Saturday, 5 February 2011
Death and responding
I mentioned there's no natural way of dying. The thing is that, while our methods for relating to other people or making love or cultivating a family have several features which are inbuilt, there's nothing inbuilt on how to die. Nature kills animals off by violence, but that simply means that the animal couldn't choose his mode of death. We're 'programmed' to be happy or unhappy when certain things happen, but death is simply not in the programs, not in the scripts, not in the blueprints. We simply have no referent to determine what's the best way to die. That's why the Viking option and the modern option can be weighed against each other, but it's impossible to evaluate them other than by experience. And since no-one comes back from the experience of dying, we've got no report to go by. In the end, both these philosophies of dying prove, once again, to be no more than philosophies of living.
And yes, I'm aware of Freud's death drive, but I don't think this solves our problem at all. In theory it means that death is 'in our script.' But for one thing, the drive expresses itself as a desire to return to the womb, which is not at all the same thing as dying in the real world (meaning that whatever event we can encounter which makes us die, will never correspond to our internal 'script'). And for another, the problem remains that building a life-philosophy on the basis of such a script doesn't necessarily make the quality of said life better. If it were as easy as that, the Vikings would never have gone against their self-preservation instincts to develop their doctrines. Or the Samurais. Or the Spartans. Or the Mongols. Or the buccanneers. Or the Crusaders. Or...
The problem is that even though it's impossible to have a view on death, it's also impossible NOT to have a view on death. The fact of our mortality is so immense and inescapable that we simply cannot choose not to respond to it. The way that we construct our response to death is often the compass by which we orient ourselves in life. This is true regardless of whether you think there's nothing after these years of breath, or whether you think we all go to some magical cloudy place where everybody is 'maximally' happy forever.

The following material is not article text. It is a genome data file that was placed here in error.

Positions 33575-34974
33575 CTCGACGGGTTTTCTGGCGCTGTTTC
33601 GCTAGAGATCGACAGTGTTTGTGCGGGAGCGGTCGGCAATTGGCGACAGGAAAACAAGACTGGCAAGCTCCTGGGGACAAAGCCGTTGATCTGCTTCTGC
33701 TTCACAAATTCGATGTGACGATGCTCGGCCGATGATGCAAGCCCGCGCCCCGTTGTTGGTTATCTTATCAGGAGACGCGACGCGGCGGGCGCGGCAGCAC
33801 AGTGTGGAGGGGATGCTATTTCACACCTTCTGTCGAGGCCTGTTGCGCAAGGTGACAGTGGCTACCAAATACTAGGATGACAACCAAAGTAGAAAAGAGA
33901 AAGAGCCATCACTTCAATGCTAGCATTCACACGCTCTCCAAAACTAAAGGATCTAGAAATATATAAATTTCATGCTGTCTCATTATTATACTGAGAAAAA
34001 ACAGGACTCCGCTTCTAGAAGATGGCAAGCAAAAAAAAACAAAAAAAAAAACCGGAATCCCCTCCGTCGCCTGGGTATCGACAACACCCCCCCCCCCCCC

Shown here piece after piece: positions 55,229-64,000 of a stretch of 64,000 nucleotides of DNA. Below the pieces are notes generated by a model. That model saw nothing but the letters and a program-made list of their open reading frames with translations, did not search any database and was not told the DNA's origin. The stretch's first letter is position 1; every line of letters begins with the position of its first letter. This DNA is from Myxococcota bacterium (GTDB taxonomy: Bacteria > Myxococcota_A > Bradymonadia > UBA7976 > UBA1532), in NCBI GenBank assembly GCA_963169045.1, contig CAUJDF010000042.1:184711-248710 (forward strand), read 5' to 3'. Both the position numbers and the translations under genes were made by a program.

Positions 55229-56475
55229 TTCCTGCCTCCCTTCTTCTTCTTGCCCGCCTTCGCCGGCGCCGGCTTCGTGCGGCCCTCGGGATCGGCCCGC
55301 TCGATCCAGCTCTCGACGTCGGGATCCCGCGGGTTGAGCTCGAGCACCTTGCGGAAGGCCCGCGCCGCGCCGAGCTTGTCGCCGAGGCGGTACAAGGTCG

And so I must fall into a moral dilemma regarding death even as I'm aware that such a dilemma is inherently flawed in its terms. Once you assume that dying when you're old isn't necessarily the best way to go, what position must you take? What is left for you to take? We shall come back to this question in considerable death. Whoops. In considerable depth.
"Everybody dies of old age unless forced otherwise. Therefore, dying of age is the best way to die." That's a stupid syllogism. Dying of old age is just another case of being forced to die.
"The only logical response to death is hedonism. Since we're all going to die and nothing is going to be left or matter after that, I should just concentrate on eating and fucking as much as I can, while I still have the possibility." This too is MASSIVELY STUPID. Augmenting the pleasure doesn't resolve the problem that pleasure passes. From an economical point of view the above statement is correct, but the questions of the human spirit cannot be reduced to 'an economical point of view.' We don't reason (about death, and in general) so grossly.
More to the point, constructing a philosophy based on maximising pleasure on account of death is self-defeating. It fosters a hunger which cannot be sated, and so cannot lead to happiness or peace, which in turn corrodes the pleasure. Yeah, it's important to have a life-philosophy which allows for rather than represses pleasure, but I think it's clear that we should not confuse that with one which priorities only pleasure at the expense of all the rest. So let's drop hedonism here. As a response to death, it is delusional.
To be continued soon(ish) in Part III!!